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not exactly a spring semester study tip, but related: how to ask for a letter of recommendation

7 March 2012

More than a few of my colleagues who have been following the spring semester study tips series have asked that I write a post devoted to how you ask a professor for a letter of recommendation. These aren’t study tips, but they’re still useful.

  1. Long before you ask for letters of recommendation, you might know that you’ll need them in the future. Make it a point to develop relationships with at least five faculty members, all of whom are tenure-stream and four of whom teach in your major (these conditions can relax if you are applying to professional graduate programs rather than Ph.D. programs). Choose your classes wisely, consider opportunities to work as a research assistant, and identify when in your program you might be able to take directed/independent studies courses.
  2. When it comes time to needing a recommendation, make sure you’re asking the right person. Is this someone you have worked closely with (as a research assistant) or taken a few classes from (and done well)? Big names aren’t always winners as recommenders — and yet that doesn’t give you license to ask a bunch of graduate student teaching assistants for letters, either. (If you followed point 1, this part should be easy.) I am not like everyone else, but I only write letters for students whose applications I support. That means, I do not write bad letters. Instead, I will excuse myself from writing a letter for you and encourage you to ask someone else. <<< Again, I am not like everyone else. Choose wisely.
  3. Before you ask, you should have a draft of your application done so that you can give it to the professor. This helps us to write the letter by reminding us how great you are. Be prepared to give a dossier to the professor that includes your personal statement, a resume/CV, and details on how to submit the letter. For a guideline, see the form I give to students when they ask that I write a letter of recommendation (credit to Laura Seay, who wrote the original version of this that I modified).
  4. Ask well in advance if the professor will write the letter for you (I require 3 weeks notice, with rare exceptions). Once the professor says yes, give her/him the dossier in point 3 above, and/or follow whatever instructions s/he has for letter writing.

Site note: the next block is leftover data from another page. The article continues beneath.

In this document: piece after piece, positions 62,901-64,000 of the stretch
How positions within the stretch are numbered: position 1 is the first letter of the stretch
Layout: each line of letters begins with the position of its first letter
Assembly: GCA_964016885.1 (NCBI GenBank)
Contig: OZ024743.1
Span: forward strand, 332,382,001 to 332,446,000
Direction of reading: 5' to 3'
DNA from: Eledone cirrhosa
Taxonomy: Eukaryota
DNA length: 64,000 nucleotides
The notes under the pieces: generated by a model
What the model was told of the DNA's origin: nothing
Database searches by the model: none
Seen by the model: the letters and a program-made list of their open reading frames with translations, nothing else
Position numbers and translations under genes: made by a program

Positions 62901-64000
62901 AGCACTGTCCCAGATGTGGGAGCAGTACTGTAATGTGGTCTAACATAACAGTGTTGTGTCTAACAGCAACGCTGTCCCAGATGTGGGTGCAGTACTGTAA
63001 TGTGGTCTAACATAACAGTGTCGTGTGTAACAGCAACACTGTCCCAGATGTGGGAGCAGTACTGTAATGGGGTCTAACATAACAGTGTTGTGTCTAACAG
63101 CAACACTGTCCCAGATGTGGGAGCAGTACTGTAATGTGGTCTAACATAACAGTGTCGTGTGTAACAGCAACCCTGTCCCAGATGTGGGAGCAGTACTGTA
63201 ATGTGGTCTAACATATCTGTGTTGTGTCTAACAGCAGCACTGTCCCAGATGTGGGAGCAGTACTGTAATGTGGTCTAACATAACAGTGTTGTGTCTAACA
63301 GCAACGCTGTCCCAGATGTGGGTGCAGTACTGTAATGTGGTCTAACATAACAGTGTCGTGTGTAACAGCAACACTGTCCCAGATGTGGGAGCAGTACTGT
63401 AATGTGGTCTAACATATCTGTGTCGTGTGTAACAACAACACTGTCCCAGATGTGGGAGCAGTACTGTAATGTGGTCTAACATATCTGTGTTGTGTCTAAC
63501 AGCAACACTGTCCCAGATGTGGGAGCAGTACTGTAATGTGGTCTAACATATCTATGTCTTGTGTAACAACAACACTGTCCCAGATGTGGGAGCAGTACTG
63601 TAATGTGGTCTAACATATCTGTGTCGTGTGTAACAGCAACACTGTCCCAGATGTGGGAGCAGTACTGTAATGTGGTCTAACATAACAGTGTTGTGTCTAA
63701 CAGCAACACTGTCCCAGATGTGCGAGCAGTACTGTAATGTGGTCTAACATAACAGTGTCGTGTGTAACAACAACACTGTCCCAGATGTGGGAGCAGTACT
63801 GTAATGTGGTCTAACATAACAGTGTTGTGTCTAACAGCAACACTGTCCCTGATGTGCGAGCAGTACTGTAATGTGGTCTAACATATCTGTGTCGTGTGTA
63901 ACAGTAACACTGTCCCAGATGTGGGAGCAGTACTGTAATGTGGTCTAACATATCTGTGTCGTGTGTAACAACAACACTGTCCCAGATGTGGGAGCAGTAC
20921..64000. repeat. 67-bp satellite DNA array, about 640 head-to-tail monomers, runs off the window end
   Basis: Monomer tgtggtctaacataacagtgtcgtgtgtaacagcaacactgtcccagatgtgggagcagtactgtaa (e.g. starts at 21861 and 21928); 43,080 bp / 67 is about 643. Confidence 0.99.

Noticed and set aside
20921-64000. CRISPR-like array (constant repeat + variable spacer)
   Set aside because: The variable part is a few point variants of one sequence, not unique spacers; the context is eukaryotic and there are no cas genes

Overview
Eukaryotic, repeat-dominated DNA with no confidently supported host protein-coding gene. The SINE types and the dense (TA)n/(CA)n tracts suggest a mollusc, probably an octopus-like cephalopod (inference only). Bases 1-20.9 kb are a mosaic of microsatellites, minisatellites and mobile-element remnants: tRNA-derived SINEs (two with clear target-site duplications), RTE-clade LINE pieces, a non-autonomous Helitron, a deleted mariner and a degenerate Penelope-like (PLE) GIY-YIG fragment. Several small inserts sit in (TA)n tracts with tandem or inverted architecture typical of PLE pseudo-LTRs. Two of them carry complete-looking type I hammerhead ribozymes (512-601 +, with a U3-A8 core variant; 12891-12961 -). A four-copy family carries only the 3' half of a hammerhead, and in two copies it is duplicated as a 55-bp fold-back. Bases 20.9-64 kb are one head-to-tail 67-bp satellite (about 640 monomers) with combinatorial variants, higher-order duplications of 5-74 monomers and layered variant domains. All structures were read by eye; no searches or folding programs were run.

5. After your applications are submitted. Write a brief thank you note (gifts are really unnecessary).
Finally, a last bit of advice. I know that applying to graduate school can be expensive, but consider the additional expense of using a letter service such as Interfolio (they receive one copy of a letter from your recommender and send it to the various places you are applying to, including online uploads). It may seem easy enough from your perspective that professors write a letter and upload it to a web site for each school you’re applying to, but as someone who wrote letters for only three students applying to an average of 10 Ph.D. programs this year, I can attest it is an incredible PITA. Different schools use different systems, almost all require that I fill out my contact details, and a few made it seem like it worked when it didn’t (and I later scrambled to get a letter re-uploaded). It’s for this reason that I love writing letters of recommendation for law school — I only write one letter and send it in one envelope and some magical place known as LSAC sends it to every law school my student has decided to apply to. If you are not applying to said magical LSAC place, work a few extra hours at the student store to pay for Interfolio or one of its competitors.

If you’d like to see what some others have had to say about this (so you can see the relative consistency), I recommend Chris Blattman’s post and Gary King’s page on letters of recommendation.

This post is somewhat related to a series of blog posts I’m writing this semester on studying in college.

  1. 8 January 2013 12:27 pm

    Having read this I thought it was rather informative.

    I appreciate you spending some time and energy to put this short article
    together. I once again find myself spending a lot of time
    both reading and commenting. But so what, it was still worth it!

  2. 8 April 2013 8:59 am

    When I originally commented I clicked the “Notify me when new comments are added” checkbox and now each time a comment is added
    I get three e-mails with the same comment.

    Is there any way you can remove people from that service?
    Thanks a lot!

    • 8 April 2013 9:06 am

      I don’t know how to do that (sorry!). And for some reason, this post is getting quite a bit of spam, which I keep deleting. Not sure how to fix it.


  1. Grad School Application: Letters of Recommendation | A Middle-Aged Student's Blog

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